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Travel | Fall Comes to the Lake Country of New Hampshire

Travel | Fall Comes to the Lake Country of New Hampshire
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Lunching on the piazza, I watched the docking of a vessel older than any racy runabout. The M/S Mount Washington is a 230-foot excursion boat that has cruised Winnipesaukee since 1940. She was launched as the Chateaguay on Lake Champlain in 1888, and was cut into pieces and lugged by rail to New Hampshire some 50 years later, replacing the original Mount Washington, which had burned. From her home port of Weirs Beach, the big white boat stops at Alton Bay, Center Harbor, Meredith, and Wolfeboro, on a varying schedule. She was a bit late pulling in as I watched from my outdoor table, but I recalled something a crew member had once told me: “We’re not a train. We don’t run on time.”Alton Bay, at Winnipesaukee’s southern tail, has the tranquil, lived-in feel of an old Michigan cottage community in one of Hemingway’s Nick Adams stories, with fried-clam joints–still serving in October– thrown in for New England effect. The town is, of course, connected by road to everywhere, but when the Mount Washington heaves into view at the head of the bay, it seems as though she’s coming to deliver a week’s worth of supplies. From the looks of things, that would be bait, flour, a few cases of Moxie, and the latest Saturday Evening Post.

I’d nearly finished circling the lakes. Tomorrow I’d continue northwest on Route 11, stopping at Gilford’s Ellacoya State Park to see the broad mirroring of color on Winnipesaukee, then ducking via 11B into incongruous Weirs Beach (a village in Laconia), its big neon sign urging travelers to hang a right toward an ocean resort that seems to be looking for an ocean, and for the 1950s. I’d swing up Route 3 through Meredith, its old linen mill polished and packed with cheerful shops and restaurants, now known as Mill Falls Marketplace. And I might head west from there on Route 104 over to Bristol and then swing up a counterclockwise route around pristine, spring-fed Newfound Lake, stopping to walk the wooded trails of Audubon’s Paradise Point Nature Center, Hebron Marsh Sanctuary, and Bear Mountain Sanctuary.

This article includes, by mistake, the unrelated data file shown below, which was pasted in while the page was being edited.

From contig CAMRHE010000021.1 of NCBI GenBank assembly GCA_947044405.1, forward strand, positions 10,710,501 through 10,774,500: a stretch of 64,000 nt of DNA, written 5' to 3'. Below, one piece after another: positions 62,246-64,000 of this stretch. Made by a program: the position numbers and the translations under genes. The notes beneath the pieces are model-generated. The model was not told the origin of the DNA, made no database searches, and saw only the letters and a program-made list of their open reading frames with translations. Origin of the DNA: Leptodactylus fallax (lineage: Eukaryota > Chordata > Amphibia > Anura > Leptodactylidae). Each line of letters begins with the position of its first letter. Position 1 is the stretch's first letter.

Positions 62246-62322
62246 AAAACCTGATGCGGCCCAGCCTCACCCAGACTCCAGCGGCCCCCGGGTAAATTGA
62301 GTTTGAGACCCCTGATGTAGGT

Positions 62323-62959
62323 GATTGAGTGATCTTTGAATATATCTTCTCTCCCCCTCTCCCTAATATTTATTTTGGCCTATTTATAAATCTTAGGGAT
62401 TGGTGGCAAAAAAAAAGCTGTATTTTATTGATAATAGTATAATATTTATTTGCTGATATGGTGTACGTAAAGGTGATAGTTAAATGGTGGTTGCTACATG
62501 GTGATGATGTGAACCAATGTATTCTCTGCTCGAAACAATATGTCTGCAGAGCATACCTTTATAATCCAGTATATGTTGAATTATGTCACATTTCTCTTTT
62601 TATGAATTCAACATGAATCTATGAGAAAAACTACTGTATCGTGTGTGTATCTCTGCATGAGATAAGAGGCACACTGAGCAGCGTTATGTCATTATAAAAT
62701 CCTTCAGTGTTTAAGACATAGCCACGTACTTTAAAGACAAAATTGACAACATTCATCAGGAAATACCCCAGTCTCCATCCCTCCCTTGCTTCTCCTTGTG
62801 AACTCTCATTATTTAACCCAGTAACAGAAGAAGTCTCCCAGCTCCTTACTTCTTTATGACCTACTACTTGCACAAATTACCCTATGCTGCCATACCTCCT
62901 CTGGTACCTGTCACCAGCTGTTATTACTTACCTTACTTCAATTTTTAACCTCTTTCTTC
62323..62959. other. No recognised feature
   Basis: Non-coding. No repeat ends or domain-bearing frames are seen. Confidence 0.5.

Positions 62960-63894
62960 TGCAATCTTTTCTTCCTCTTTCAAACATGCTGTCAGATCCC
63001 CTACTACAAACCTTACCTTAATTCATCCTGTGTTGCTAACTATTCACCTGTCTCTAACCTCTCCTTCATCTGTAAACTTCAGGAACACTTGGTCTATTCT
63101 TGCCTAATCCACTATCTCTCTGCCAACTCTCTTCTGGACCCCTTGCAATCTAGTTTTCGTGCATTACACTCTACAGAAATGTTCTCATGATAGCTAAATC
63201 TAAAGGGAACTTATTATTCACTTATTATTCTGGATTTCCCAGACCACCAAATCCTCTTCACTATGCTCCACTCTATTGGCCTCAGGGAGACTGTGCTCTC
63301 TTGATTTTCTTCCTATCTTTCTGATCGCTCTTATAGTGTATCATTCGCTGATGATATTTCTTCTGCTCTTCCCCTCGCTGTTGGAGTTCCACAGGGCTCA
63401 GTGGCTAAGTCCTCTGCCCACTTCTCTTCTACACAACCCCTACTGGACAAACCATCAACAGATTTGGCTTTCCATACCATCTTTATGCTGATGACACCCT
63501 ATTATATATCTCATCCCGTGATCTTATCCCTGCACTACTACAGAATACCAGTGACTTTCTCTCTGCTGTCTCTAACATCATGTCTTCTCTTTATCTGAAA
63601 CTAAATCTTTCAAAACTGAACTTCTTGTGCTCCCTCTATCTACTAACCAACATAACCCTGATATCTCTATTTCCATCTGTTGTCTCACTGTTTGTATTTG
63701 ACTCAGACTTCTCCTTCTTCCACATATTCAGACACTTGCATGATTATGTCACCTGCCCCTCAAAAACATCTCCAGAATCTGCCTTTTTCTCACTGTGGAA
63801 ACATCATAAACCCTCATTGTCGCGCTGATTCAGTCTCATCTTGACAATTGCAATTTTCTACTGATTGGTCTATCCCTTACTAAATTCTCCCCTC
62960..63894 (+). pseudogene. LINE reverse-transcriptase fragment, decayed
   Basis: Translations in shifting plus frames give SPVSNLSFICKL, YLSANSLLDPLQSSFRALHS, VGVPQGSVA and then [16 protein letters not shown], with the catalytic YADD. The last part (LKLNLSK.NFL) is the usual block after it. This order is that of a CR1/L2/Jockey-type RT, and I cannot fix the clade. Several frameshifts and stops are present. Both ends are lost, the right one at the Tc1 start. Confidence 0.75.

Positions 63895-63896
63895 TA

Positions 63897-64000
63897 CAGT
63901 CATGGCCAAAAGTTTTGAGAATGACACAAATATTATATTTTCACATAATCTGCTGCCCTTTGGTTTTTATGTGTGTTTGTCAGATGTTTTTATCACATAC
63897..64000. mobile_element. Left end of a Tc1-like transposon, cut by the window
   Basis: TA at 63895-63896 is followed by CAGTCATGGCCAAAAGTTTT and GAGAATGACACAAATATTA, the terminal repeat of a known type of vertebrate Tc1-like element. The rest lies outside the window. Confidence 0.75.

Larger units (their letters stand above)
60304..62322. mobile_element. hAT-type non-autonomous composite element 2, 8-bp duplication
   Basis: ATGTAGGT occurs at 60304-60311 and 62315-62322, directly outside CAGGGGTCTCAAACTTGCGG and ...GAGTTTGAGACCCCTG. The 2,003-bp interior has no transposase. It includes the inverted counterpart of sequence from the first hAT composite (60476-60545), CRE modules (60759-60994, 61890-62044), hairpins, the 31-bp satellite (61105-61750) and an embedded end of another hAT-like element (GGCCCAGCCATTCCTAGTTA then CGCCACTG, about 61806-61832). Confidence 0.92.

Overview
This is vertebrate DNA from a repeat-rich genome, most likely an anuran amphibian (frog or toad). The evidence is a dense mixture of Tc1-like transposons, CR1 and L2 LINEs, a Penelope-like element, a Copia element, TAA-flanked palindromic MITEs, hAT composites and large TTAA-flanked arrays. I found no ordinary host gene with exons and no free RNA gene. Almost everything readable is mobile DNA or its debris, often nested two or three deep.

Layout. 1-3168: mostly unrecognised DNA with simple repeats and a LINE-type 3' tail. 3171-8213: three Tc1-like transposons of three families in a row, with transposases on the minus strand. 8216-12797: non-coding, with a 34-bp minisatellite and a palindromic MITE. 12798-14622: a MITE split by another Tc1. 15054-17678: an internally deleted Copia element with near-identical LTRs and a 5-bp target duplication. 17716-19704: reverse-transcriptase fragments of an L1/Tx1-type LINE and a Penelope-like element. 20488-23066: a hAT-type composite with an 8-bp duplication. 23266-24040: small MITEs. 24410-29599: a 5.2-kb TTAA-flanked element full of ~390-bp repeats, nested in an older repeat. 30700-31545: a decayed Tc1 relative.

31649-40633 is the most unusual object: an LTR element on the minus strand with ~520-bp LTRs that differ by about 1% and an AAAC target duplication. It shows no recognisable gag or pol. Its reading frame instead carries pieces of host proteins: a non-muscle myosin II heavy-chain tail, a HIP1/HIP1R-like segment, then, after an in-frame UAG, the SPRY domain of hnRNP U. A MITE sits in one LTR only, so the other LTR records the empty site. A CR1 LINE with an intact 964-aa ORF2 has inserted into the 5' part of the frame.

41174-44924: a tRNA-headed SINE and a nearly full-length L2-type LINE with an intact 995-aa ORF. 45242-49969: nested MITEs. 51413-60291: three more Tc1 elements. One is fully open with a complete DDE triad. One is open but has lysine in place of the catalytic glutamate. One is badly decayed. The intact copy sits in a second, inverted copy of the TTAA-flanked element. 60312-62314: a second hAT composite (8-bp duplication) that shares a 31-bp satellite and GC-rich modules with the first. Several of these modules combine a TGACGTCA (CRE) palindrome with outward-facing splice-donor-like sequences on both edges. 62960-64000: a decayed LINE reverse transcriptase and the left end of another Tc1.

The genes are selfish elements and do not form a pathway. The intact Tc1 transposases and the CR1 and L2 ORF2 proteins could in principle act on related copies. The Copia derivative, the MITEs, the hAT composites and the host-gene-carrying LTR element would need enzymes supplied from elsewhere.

For now, though, I was tucked in at Gilford’s Inn at Smith Cove, a place that felt like the big summer camp of a well-to-do family, a camp on a lake that had been enjoyed for generations–a place where wealth had been displayed not in lace and china, but in an abundance of fir wainscoting, floor to ceiling, each room a snug redoubt of warm brown wood.

Dawn broke gray and cool the next morning. A small white boat glided past the dock outside my window. I was snug in the heart of New Hampshire, at the loveliest and most bittersweet of all the turnings of the seasons.

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